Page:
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The Son of Neptune is the second book in the Heroes of Olympus series by Rick Riordan, which follow on from the first five books in the Percy Jackson series.


Percy, and his friends Frank and Hazel are racing against time to defeat the giant Alcyoneus who has risen in the godless lands of Alaska, and who is holding Death prisoner. Until death can be released, no monster can be killed successfully, and Percy and his allies are fighting a losing battle against Gaia, the earth mother who is determined to wipe both gods and demi gods from the face of the earth.

In the first of this series, The Lost Hero; Percy has disappeared from Camp Half Blood, and the Greek demi gods find Jason Grace, a Roman hero, who has lost his memory in his place. Jason must learn to trust his new friends and release Juno/Hera from the earthly prison Gaia has made for her before setting out for his old home, the Roman camp, Camp Jupiter. Meanwhile, Percy who has also lost his memory, is on the run from some gorgons who refuse to die, and finds himself at the gate of Camp Jupiter where he will learn of the next quest in the journey to defeat Gaia.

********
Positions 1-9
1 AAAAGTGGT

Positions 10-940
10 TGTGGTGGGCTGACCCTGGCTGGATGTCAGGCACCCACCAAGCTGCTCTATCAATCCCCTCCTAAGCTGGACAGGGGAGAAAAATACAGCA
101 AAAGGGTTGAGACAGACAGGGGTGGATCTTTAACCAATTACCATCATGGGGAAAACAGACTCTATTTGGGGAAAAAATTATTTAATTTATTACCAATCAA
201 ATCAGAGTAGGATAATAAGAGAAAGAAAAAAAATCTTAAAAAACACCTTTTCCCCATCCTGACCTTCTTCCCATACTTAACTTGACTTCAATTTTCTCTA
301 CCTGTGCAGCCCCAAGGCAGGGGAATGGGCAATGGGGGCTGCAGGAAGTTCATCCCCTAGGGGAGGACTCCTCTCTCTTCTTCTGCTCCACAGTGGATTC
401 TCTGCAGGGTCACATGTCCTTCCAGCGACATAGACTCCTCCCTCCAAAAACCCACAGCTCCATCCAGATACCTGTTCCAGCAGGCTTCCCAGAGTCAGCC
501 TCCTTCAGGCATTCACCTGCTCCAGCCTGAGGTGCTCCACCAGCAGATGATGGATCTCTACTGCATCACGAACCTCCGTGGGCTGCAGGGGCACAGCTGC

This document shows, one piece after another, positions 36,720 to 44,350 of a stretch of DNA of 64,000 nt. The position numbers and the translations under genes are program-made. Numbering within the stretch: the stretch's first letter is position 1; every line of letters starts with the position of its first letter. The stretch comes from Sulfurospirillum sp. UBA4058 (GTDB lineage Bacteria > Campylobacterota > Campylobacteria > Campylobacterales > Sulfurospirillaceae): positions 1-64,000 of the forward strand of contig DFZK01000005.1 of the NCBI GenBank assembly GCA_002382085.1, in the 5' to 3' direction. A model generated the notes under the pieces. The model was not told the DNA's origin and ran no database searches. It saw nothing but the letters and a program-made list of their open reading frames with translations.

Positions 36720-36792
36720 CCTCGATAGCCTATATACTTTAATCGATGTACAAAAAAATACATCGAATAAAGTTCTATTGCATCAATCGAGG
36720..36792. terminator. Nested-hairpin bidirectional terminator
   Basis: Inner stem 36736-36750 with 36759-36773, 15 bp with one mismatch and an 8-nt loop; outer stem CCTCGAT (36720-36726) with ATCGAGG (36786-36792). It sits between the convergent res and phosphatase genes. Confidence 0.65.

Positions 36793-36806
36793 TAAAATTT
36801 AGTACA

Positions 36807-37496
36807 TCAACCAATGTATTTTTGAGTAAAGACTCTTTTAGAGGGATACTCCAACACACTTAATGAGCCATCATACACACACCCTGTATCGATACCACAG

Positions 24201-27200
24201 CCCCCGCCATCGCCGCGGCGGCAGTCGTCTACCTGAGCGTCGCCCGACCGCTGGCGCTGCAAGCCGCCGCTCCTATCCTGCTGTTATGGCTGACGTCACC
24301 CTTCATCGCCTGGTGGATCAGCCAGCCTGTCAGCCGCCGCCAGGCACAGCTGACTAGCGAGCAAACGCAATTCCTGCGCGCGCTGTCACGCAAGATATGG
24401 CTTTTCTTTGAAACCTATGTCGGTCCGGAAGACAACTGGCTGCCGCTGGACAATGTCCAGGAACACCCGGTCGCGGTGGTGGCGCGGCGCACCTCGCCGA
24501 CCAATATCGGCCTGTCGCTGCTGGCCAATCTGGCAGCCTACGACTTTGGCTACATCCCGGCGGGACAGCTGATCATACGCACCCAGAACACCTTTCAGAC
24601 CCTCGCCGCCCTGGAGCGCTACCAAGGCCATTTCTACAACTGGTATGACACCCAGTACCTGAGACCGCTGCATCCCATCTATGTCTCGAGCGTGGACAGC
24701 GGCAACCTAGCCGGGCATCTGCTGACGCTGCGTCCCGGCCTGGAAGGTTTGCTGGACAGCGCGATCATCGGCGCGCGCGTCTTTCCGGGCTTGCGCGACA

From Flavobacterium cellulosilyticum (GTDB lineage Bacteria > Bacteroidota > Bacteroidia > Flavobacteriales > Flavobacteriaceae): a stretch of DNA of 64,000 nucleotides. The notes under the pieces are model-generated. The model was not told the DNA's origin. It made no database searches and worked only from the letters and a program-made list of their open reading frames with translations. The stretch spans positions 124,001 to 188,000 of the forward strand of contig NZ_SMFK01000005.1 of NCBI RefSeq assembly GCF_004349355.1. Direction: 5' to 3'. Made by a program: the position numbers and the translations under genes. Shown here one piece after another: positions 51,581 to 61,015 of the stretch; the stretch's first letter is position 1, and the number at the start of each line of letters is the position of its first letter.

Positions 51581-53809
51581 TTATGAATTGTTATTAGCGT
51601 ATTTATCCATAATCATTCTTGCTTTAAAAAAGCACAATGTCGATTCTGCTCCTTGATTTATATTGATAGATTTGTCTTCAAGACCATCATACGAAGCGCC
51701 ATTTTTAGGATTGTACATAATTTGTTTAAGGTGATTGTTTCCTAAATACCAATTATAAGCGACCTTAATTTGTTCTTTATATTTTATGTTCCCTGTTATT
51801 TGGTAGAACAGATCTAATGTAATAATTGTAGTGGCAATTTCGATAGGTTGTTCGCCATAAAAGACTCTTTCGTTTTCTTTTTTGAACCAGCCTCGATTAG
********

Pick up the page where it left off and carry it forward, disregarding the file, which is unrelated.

This has all the classic Riordan touches that make this series such a success with children, and such a delight to read. His grasp of ancient mythology is brilliant, and his way of updating it in a modern way, without losing any of the thrills and interest of the original stories is unparalleled. His humour is, as ever, fantastic. I particularly like the gorgons, who work at Bargain Mart, and even when they are trying to kill you, still insist on offering you free samples, and telling you the deals of the day.

Frank and Hazel are great, new characters, and joining the prophecy of seven, as they do at the end of the book, along with Leo and Piper, Jason, Annabeth and Percy means that we are really in for a treat with book three. Another new character, set to become a firm favourite is Ella the reading obsessed harpy, and her romantic involvement with Tyson at the end of this book filled me with absolute joy. I cannot wait to read on. This is a good job, as it is a book I have been sharing with my two youngest children, aged 7 and 10 respectively, and when we finished this book last night they rushed to the shelves to get the next book cued up for this evening’s reading.

I would recommend this to both boys and girls, aged about ten and up. If you have a particularly keen and fluent reader, particularly one who is interested in mythology, you could happily give it to a younger reader, but they must be confident, as the books are long and full of ancient terms and names which can be tricky to read, and which lesser readers will really struggle with.